Tuesday, August 2, 2011

TMDTIATW: Dutch Nun Potato Cheese With Magic Oil

The most delicious thing I ate this week (TMDTIATW)may also be the most delicious thing I ate this year. It's from one of my favorite points of gastronomic light: a tiny shop in Tarrytown called Mint (18 Main St Tarrytown, NY; 914-703-6511). 

The place is stocked to the rafters with seemingly random packaged food products - Lebanese fig jams, Georgian pomegranate molasses, artisinal French apple compotes, and much more - including, if you're lucky, the crown jewel of Dutch stroopwafels, Gouda's Gilde brand (otherwise nearly unfindable in this hemisphere).

In spite of appearances, nothing here is random. Each item is expertly selected, and available in very limited quantity (one gets the feeling a bedraggled messenger brings back suitcases full of this and that). Nothing's bargain-priced, nor ought it be. Great hand-picked items, mostly quite obscure and available nowhere else; it's chowhound heaven!

Most customers come for the prepared food, made by a sometimes cranky but good-hearted Mexican woman, but I'm all about the cheese. The owner, an amiable Moroccan guy with encyclopedic knowledge of just about everything, carries cheeses no one else carries - cheeses no one else has even heard of! He cuts only directly from wheels, the only proper way (he's spoiled me; I will no longer buy pre-cut blocks). He overwhelms customers with samples. And I buy and buy until all my cash is all gone.

The latest revelation was a Dutch cheese, made by nuns, containing potatoes. I don't understand it, and can't even describe it. It's the most potatoey item imaginable, yet has full integrity as cheese. It's like one of those convex/concave optical illusions; one can perceive it as spuds or as cheese, but not as both simultaneously. It's simply the apotheosis of potatoes and of cheese. It is potato cheese, and there's nothing more to be said.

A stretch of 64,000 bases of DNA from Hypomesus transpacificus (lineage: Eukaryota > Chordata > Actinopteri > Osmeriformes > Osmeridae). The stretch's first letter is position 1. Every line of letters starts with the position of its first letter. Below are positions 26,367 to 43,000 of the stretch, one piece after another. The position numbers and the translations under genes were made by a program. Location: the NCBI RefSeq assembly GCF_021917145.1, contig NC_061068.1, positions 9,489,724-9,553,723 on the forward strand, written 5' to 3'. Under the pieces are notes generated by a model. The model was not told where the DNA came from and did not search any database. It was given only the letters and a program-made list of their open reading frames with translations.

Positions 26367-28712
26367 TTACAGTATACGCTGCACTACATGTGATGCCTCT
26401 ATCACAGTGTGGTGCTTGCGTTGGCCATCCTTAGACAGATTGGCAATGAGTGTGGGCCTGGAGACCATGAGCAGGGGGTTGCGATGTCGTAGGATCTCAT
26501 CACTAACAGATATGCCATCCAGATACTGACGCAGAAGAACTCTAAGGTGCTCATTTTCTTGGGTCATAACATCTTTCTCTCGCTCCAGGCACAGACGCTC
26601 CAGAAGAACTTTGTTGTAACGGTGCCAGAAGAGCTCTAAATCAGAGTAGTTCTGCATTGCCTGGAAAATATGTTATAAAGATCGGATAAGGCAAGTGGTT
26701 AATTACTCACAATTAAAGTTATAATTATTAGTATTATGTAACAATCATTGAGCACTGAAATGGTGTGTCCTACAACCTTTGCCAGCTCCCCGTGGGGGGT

I spread it on well-toasted Trader Joe's whole wheat English muffins (surprisingly wonderful), with a light drizzle from a tiny expensive bottle of magical Moroccan oil I'd not previously heard of, which makes everything sumptuous. The Mint guy explained that only the aristocracy of southern Morocco ever had access to this stuff:

And life was good.

Note that all photos expand upon clicking, but this next photo absolutely must be viewed at full size:

The version in the photos was actually a subsequent effort, with cheese crumbled, not spread, on toasted sopes (from Tortilleria San Roman, 951 South 9th St, Philadelphia, PA; 267-507-9161), again drizzled with magic oil.

The cheese is called, phonetically, something like "De Lotia", but don't bother trying to Google it. 


Dave said...

A not particularly reliable source recommended these wafles, made in good old North America. Ever tried them?


Jim Leff said...

Nope, but I'll keep it on my list.

There are tons of domestic and imported stroopwafels available here. I've tried loads of them, but one taste of Gouda's Gilde and you'll see the diff. They're really lightyears ahead of anything else I've had.

Blog Archive